To examine year-end pressures, the panel to the right shows the gap between thirty-day and overnight A2/P2 yields. This gap has been volatile but has trended up since late November, when the 30-day rate from our smoothed yield curve began to reflect trades that crossed year-end. Year-end funding pressures are explored further in the bottom left panel. The red bars show average percentages of paper that were placed over year-end as of mid-December from 2003 to 2007. The corresponding percentages for 2008 are denoted in blue. The first two bars indicate that, with respect to getting past year-end, programs rated above A2/P2 as a group are ahead of their average pace over the previous five years. In contrast, the second two bars show that lower-rated programs are behind. Overall, as outlined in the bullet points to the right, conditions in the commercial paper market appear to have been stabilized by the various policy interventions in this market. Even conditions in the nonfinancial A2/P2 sector, which falls outside the government liquidity and guarantee programs, have improved, but the sector remains strained. Year-end pressures appear substantial for lower-rated programs.

The remainder of my briefing reviews funding flows in longer-term markets, starting with financing for nonfinancial businesses. As shown by the red portions of the bars in the top left panel of exhibit 3, investment-grade bond issuance has held up fairly well in recent months, while speculative-grade issuance, shown by the blue portions of the bars, has dwindled to nothing. This pace of financing does not appear to pose substantial near-term funding pressures for the nonfinancial corporate sector as a whole. As shown by the blue bars to the right, the volume of speculative-grade bonds due to mature is relatively light in 2009 and 2010 before it moves up somewhat in 2011. Moreover, the pace of investment-grade bonds that will mature in coming years, denoted by the red bars, is comparable to recent issuance levels. In addition, as shown in the middle left panel, liquid asset ratios for firms rated speculative- and investment-grade remain relatively high.

Perhaps more troubling for nonfinancial businesses is that funding from banks has slowed. As shown in the middle right panel, C&I loans expanded rapidly in September and October reportedly reflecting, to a substantial extent, a wave of drawdowns on existing lines of credit. However, the expansion of C&I loans halted in November. Equally striking, the plot in the bottom left panel shows that the change in commercial mortgage debt, based on flow of funds data, turned substantially negative in the third quarter, as the outstanding amounts both at banks and in securitizations fell. Overall, nonfinancial business borrowing, shown on the bottom right, has slowed sharply this year, and with financial conditions expected to remain tight and investment projected to be weak, the staff forecast calls for borrowing to remain very tepid through at least 2010.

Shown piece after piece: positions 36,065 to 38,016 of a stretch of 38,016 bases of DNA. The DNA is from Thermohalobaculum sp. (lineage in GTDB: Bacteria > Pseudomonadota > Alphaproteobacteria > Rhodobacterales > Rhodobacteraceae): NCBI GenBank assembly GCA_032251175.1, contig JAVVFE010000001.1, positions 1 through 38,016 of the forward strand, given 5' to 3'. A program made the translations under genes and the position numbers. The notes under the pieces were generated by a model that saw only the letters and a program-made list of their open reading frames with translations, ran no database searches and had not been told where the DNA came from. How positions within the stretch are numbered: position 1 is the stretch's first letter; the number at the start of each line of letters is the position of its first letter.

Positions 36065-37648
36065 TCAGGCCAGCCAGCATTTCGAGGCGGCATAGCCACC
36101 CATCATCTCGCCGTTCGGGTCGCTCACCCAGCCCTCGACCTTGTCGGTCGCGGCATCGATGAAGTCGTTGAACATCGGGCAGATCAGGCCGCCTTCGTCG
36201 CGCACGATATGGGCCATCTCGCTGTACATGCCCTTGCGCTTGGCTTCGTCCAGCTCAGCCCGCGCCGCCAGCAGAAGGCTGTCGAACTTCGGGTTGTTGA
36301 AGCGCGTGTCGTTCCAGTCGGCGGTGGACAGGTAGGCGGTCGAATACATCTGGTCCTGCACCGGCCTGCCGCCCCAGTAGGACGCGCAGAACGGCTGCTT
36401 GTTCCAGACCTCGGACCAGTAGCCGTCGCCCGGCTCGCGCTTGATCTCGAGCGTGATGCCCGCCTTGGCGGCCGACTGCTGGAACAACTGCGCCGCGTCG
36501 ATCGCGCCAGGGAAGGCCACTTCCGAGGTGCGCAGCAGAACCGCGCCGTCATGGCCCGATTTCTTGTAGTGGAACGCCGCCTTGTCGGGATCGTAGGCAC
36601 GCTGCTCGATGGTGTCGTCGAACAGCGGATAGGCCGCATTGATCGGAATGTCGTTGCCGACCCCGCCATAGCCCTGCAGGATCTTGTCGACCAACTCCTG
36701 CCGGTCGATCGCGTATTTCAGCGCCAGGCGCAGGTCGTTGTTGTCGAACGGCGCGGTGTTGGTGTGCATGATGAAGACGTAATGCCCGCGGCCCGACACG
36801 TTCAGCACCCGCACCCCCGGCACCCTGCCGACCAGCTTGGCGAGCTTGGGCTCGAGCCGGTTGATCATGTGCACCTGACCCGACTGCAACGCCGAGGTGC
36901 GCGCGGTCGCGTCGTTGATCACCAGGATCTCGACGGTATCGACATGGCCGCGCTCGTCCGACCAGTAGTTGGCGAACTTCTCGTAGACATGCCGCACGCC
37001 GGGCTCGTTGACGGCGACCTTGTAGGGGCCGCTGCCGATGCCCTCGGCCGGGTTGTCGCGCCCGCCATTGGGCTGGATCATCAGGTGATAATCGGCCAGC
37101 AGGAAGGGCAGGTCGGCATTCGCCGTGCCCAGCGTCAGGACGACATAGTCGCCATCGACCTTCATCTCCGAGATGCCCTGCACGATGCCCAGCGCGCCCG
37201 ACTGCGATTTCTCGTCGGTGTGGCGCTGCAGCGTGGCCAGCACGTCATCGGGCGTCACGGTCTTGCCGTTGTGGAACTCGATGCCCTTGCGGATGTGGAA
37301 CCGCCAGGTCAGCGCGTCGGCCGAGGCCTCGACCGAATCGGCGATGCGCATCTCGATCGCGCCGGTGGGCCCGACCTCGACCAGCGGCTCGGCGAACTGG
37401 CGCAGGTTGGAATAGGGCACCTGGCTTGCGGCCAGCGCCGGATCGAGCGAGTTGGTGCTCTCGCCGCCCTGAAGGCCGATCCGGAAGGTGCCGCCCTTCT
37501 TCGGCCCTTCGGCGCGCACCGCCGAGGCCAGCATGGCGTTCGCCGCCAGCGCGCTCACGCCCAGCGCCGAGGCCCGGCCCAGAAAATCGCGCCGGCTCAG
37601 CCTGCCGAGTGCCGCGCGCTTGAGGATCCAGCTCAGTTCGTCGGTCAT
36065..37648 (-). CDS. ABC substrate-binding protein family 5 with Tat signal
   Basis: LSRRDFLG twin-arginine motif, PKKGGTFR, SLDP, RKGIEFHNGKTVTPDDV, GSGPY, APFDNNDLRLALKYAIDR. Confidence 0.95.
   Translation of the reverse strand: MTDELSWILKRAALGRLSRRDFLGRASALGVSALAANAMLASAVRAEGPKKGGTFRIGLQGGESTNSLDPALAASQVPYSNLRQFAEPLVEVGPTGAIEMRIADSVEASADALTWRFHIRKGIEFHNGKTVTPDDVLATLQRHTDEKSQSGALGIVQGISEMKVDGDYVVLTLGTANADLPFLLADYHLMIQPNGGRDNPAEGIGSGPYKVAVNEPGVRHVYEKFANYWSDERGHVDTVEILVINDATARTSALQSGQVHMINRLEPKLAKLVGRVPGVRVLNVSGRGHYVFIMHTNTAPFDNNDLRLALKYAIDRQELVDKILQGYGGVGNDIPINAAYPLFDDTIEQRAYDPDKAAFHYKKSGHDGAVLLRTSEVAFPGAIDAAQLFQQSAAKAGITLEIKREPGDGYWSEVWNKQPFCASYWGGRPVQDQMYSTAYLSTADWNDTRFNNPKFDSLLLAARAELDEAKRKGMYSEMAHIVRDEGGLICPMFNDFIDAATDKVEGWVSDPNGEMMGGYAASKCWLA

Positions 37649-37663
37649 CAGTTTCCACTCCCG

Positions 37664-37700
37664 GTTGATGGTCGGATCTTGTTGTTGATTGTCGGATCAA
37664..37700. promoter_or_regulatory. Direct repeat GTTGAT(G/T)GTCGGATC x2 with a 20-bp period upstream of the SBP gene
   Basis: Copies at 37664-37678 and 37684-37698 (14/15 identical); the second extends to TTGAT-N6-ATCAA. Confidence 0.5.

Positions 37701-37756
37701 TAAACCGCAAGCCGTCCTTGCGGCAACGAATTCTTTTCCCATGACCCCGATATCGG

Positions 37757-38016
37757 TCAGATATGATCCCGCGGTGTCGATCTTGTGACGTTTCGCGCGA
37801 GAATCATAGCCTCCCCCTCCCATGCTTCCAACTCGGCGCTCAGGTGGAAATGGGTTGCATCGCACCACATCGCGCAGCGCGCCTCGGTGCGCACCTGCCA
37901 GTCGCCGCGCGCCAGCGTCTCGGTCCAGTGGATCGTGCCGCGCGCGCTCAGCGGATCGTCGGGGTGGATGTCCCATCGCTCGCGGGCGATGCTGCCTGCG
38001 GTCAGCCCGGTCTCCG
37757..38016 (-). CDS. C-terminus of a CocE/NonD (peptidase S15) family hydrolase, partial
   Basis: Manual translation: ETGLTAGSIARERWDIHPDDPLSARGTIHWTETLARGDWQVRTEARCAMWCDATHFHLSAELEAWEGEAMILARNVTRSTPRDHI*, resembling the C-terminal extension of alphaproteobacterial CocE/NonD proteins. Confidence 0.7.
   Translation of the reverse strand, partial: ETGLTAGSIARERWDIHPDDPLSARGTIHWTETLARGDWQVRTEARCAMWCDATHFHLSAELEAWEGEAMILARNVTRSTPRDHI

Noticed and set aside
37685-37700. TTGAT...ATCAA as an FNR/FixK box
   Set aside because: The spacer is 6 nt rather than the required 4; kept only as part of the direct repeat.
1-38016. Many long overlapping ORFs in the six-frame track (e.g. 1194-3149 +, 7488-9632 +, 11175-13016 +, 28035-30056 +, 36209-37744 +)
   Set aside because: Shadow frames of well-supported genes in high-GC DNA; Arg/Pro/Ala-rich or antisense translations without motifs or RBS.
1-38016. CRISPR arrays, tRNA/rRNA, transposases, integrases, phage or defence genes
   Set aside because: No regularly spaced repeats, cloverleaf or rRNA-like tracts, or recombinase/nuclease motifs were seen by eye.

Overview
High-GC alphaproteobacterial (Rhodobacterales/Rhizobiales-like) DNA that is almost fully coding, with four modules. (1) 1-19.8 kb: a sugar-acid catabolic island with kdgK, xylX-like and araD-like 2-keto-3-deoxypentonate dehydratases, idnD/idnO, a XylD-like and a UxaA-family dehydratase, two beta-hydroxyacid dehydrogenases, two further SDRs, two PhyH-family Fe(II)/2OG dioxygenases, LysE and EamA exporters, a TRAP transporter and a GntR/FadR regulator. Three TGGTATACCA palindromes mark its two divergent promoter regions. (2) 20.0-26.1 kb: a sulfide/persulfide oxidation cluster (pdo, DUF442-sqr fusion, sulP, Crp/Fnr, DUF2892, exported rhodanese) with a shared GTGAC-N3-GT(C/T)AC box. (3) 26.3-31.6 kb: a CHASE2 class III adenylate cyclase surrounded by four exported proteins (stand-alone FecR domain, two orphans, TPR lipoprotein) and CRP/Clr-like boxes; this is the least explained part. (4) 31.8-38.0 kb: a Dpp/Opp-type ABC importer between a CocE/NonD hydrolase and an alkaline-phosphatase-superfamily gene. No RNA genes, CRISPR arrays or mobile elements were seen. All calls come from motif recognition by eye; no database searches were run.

Household credit is the subject of my final exhibit. Mortgage debt, shown by the blue line in the top left panel, is estimated to have contracted in the second and third quarters, in combination with the continued decline in house prices, shown by the thin black line. We have very little data for mortgage debt in the fourth quarter, but MBS issuance in October, shown to the right, was somewhat below the already low third- quarter level. Other types of household debt have also begun to contract. As shown in the middle left panel, revolving and nonrevolving consumer credit rose only a bit in the third quarter and then fell in October. While the slowdown in consumer credit likely reflects, in part, a reduction in demand, the secondary market for such credit has also become substantially impaired. As shown to the right, issuance of ABS backed by auto and credit card loans slowed markedly in the third quarter and was near zero in October and November, as quoted spreads on BBB and AAA ABS (not shown) soared. Results from the Michigan survey, shown in the bottom left panel, suggest that the contraction in household debt reflects both the reduced supply of credit and weak demand. As shown by the black line, an unprecedented share of households has pointed in recent months to tighter credit as the reason that it has not been a good time to purchase an automobile. At the same time, the percentage citing concerns about the economy, plotted in red, has increased to the top of its historical range and remains the reason mentioned most often by respondents as a deterrent to purchasing an automobile. With financial markets under stress, consumer credit likely will need to be funded mainly on bank balance sheets in coming quarters. However, as shown in the panel to the right, banks’ unused loan commitments for both households and businesses have declined substantially this year, as net new commitments have not kept up with drawdowns on existing lines—another indication of the tighter supply of bank credit. Stephanie will now continue with our presentation.